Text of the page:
“Three rings: Move, Exercise, Stand. One goal: Close them every day. It’s such a simple and fun way to live a healthier day that you’ll want to do it all the time. That’s the idea behind the Activity app on Apple Watch.” — Apple.
While we’re all stuck at home, the Internet has made it incredibly convenient to continue getting your workouts in. Home workout videos, Instagram Live workout sessions from your favourite fitness influencers — one is spoilt for choice.
But what about the psychological aspect of getting your workout done?
Exercise isn’t fun all the time. There are days you want to curl up in bed and sleep instead of getting your workout in.
While technology like fitness trackers aren’t mandatory, it helps encourage living an active lifestyle. I’ve been using an Apple Watch as a replacement for my broken Fitbit Charge 3 over the last few months it’s amazing how effective the activity tracker has been at motivating me to integrate movement into my day.
Close Your Rings and the Apple Watch follows several behaviour change principles that make getting activity into your day measurable and enjoyable.
Close Your Rings is a simple, accessible idea:
Notice the lack of technical language or fitness jargon used. No references to metabolic heart rates or ‘fat-burning’ zones — language commonplace in the fitness world.
Apple’s Close Your Rings makes it simple: Get 30 minutes of activity in per day.
Beyond the usual suspects like running or gym time, Apple has opened it up to everyday activities. Walking the dog, gardening or zip lining. Everything counts.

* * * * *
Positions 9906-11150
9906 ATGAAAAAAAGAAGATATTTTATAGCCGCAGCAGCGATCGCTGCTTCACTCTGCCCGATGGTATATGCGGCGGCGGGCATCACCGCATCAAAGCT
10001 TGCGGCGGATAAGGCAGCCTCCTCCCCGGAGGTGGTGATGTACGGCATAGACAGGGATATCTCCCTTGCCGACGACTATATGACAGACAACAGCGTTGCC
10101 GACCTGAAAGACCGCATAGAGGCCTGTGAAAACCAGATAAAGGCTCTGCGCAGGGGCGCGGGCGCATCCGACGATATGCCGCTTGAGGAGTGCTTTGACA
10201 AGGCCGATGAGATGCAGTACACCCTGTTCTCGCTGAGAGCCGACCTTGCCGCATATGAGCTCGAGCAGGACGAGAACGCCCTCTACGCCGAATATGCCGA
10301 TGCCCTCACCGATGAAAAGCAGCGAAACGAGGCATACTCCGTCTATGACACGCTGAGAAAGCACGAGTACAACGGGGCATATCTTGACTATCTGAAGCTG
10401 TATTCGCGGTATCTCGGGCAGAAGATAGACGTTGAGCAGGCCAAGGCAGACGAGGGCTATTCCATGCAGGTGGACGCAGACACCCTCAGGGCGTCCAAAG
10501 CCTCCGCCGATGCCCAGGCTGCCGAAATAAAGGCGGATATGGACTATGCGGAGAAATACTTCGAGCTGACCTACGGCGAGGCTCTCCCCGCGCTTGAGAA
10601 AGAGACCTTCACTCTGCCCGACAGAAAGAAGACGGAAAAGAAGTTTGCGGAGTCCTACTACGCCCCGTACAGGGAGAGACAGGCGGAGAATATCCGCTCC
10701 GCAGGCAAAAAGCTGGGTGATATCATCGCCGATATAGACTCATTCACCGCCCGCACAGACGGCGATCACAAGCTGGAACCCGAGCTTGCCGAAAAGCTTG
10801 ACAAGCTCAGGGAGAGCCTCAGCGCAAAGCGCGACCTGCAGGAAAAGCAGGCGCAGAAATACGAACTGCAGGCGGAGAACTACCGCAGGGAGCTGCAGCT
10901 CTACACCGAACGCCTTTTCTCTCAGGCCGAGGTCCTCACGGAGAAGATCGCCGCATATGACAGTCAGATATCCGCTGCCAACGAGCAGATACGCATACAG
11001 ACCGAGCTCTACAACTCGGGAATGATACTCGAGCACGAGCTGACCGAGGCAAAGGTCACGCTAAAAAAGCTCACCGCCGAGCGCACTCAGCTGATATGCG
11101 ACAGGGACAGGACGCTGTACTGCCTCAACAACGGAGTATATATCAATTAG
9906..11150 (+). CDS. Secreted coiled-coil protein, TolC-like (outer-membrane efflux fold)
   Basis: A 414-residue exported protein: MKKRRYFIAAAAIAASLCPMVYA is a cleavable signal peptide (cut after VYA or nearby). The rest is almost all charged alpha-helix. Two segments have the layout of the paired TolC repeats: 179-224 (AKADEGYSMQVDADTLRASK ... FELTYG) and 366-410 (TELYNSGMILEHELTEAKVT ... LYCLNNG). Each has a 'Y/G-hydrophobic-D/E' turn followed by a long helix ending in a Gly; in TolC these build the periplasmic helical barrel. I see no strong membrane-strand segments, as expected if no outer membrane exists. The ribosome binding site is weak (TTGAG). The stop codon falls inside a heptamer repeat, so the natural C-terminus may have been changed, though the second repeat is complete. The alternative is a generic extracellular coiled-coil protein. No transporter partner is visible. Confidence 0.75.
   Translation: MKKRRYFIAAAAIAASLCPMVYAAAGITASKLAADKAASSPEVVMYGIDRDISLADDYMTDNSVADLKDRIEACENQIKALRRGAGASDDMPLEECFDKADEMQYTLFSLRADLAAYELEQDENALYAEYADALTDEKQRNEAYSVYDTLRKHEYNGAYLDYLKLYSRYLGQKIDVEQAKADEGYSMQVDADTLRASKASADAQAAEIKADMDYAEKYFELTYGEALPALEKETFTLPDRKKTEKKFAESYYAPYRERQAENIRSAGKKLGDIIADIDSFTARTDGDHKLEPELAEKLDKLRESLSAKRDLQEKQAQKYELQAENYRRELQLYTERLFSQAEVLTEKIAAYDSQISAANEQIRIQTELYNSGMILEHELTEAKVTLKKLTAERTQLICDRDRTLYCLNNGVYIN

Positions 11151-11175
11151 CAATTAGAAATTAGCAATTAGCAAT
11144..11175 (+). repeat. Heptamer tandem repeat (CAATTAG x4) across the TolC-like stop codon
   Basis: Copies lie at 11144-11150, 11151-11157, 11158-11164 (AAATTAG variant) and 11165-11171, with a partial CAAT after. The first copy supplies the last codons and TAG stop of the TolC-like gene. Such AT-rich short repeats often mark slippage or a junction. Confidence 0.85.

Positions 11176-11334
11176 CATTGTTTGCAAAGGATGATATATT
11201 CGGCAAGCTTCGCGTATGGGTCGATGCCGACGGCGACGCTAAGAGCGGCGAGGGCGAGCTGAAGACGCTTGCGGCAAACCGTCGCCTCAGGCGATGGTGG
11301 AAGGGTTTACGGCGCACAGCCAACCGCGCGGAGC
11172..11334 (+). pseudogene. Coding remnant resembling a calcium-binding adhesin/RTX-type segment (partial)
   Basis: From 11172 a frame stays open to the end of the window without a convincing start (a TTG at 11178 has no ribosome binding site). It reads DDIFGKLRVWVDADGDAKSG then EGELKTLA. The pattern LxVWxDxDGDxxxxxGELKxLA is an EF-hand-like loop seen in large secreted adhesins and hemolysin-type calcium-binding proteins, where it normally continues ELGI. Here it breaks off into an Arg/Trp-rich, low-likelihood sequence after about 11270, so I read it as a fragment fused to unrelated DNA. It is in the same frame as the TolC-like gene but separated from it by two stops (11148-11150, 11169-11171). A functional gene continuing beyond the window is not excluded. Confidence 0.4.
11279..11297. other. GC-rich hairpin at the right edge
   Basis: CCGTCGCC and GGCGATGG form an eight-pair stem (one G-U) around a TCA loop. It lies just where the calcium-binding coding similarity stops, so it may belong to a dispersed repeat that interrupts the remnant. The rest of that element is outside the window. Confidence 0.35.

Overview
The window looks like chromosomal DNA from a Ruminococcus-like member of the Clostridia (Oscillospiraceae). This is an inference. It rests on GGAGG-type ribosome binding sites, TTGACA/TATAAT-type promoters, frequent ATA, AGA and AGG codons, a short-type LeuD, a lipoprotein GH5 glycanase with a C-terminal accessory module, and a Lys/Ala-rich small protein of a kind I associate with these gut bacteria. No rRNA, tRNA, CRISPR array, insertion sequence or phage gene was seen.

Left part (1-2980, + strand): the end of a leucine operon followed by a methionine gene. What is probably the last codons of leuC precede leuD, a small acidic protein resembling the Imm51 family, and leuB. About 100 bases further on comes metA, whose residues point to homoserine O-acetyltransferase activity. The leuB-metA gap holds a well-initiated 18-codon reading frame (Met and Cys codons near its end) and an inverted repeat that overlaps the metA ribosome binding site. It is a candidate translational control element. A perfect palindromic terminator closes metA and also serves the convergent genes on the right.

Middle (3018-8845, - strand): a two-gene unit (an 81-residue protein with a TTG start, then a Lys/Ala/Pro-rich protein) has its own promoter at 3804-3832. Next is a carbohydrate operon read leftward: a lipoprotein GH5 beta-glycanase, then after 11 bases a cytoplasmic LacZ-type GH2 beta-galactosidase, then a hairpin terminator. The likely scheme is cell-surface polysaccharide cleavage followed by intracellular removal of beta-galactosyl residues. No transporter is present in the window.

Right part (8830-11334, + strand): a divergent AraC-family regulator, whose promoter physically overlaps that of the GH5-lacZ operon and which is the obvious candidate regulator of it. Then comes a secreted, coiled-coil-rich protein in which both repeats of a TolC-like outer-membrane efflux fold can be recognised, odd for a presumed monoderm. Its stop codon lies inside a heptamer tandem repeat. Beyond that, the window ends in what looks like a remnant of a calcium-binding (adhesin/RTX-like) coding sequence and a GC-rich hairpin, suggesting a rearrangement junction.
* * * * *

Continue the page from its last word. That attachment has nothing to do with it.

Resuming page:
There’s a perceived lack of barriers to getting your movement in. For people who associate exercise with countless hours running like a hamster on treadmills or pumping iron, this is a powerful paradigm shift.
You don’t have to be a seasoned marathon running or commit to hours-Long sessions in the gym to close your rings and reap the health benefits of exercise.
30 minutes of movement above a brisk walking pace and you’re done.
How often have we procrastinated and avoided getting our movement in because we thought it was too hard? The simplicity of the Close Your Rings fits into your daily life.
It’s motivating to know that all your activities count, right?
Visualisation of progress is concrete, measurable and actionable
The three Activity rings you need to fill are marked out in vibrant, bold colours on the Apple Watch.
For example, for every hour you get up and move around, there’s progress towards closing the stand ring. This simple visualisation of progress is oh-so-satisfying. I’ve found myself taking longer routes or walking around the house to close these rings.
Seeing these rings closed for the day make me happy. FIt’s one of those small wins that makes it motivating to get your minutes in.
Note to self: Humans love their gold stars. Rewarding a behaviour is a perfect way to reinforce it.
Smart use of Haptic Reminders to nudge you into performing the habit
Exercise, like any good habit, needs a trigger, something that nudges you to take consistent action.
Yet there’s a certain subtlety required. Become too intrusive, and the habit becomes unpleasant to perform, making you more likely to quit. But become too obscure and you might ignore or miss the feedback.
The Apple Watch’s Close Your Rings approach accomplishes a healthy middle:
I’ve had many occasions where I’ve been engrossed in a task, my posture gone out of alignment and rooted in my chair for eons. This results in terrible hip and backaches if done consecutively over days.
These gentle nudges from the Apple Watch to stand up and move or inform us that we were falling short on our Exercise goals are surprisingly effective. I’ve taken more consistent move breaks since getting the watch.
The Apple Watch has been a fascinating glimpse into how technology can influence your daily life.
It seems ironic that technology has made us more sedentary with cars, robots and computers getting us to sit down in a chair and not move. Yet, technology can also solve these problems created (or amplified) by technology.
Fitness trackers and the psychology behind them are not a new invention. It has been interesting to see how technology can influence our psychology and habit-building methods — starting with the watch on your wrist.